Evidence of meeting #45 for Citizenship and Immigration in the 41st Parliament, 1st Session. (The original version is on Parliament’s site, as are the minutes.) The winning word was chair.

A recording is available from Parliament.

On the agenda

MPs speaking

Also speaking

  • Jennifer Irish  Director, Asylum Policy and Programs, Department of Citizenship and Immigration
  • Matthew Oommen  Senior Counsel, Legal Services , Department of Citizenship and Immigration
  • Monique Frison  Director, Identity Management and Information Sharing, Department of Citizenship and Immigration
  • Allan Kagedan  Director, National Security Operations, Public Safety Canada

6 p.m.

NDP

Jinny Sims Newton—North Delta, BC

I would like to speak on the clause as well.

6 p.m.

Conservative

The Chair David Tilson

Ms. Sims is first.

May 10th, 2012 / 6 p.m.

NDP

Jinny Sims Newton—North Delta, BC

Mr. Chair, we have sat here for a great number of days. We've listened to lots of testimony. I wish I'd had time to go over much of that testimony, but I didn't, not in as much detail as I would have liked. Now we've been through a lengthy period of clause-by-clause.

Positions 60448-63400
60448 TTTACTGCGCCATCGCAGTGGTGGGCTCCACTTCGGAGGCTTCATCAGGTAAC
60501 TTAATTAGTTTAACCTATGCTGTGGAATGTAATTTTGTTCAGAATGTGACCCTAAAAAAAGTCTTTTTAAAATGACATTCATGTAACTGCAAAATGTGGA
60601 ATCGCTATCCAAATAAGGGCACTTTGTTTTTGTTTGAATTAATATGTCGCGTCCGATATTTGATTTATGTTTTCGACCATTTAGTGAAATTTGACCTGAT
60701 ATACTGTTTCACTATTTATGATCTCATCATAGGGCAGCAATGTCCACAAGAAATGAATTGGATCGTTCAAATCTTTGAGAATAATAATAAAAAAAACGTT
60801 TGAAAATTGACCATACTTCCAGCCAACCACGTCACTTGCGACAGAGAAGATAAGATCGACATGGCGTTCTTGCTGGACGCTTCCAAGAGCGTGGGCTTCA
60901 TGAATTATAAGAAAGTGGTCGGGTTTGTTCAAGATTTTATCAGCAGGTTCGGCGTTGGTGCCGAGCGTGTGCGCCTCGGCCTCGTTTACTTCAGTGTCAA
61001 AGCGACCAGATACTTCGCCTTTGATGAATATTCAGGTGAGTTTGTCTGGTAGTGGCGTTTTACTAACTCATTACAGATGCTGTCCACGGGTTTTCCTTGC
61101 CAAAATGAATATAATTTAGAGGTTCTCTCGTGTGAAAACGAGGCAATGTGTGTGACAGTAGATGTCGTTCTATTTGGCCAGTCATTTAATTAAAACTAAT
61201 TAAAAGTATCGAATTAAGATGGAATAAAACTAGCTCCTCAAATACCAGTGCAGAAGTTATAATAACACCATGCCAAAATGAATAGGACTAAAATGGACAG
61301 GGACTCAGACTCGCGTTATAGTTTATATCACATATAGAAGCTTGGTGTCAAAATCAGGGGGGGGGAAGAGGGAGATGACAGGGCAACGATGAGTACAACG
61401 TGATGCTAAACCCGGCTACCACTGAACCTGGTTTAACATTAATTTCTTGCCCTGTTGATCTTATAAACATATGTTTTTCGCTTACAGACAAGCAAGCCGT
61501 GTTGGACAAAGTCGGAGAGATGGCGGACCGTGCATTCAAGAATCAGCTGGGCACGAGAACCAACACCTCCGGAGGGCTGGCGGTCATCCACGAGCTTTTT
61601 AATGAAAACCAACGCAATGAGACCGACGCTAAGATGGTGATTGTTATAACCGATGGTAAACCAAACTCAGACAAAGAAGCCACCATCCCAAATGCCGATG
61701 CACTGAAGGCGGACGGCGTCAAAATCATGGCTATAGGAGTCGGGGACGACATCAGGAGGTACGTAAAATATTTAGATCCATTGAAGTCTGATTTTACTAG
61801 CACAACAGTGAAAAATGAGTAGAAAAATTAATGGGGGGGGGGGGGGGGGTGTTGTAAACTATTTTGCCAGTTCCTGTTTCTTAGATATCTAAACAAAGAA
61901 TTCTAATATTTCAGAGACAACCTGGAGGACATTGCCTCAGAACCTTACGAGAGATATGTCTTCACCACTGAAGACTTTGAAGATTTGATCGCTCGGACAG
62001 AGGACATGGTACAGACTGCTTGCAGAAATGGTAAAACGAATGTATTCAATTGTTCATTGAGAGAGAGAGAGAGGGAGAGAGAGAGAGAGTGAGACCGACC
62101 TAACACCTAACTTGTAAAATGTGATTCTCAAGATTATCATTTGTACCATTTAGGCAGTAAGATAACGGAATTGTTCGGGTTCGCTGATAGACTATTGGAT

I've often heard the rationale that the bill is actually for getting at the smugglers. But the more I've looked at the bill as I've gone through it, the more I see that it's about punishing refugees. That is one of the reasons I wanted to move an amendment to that effect.

I want to just comment on the title of the bill. I want to say that there is very little in the bill that actually addresses punishment for smugglers, who already have the maximum punishment, a life sentence, and who already have fines of up to a million dollars. All of those are there.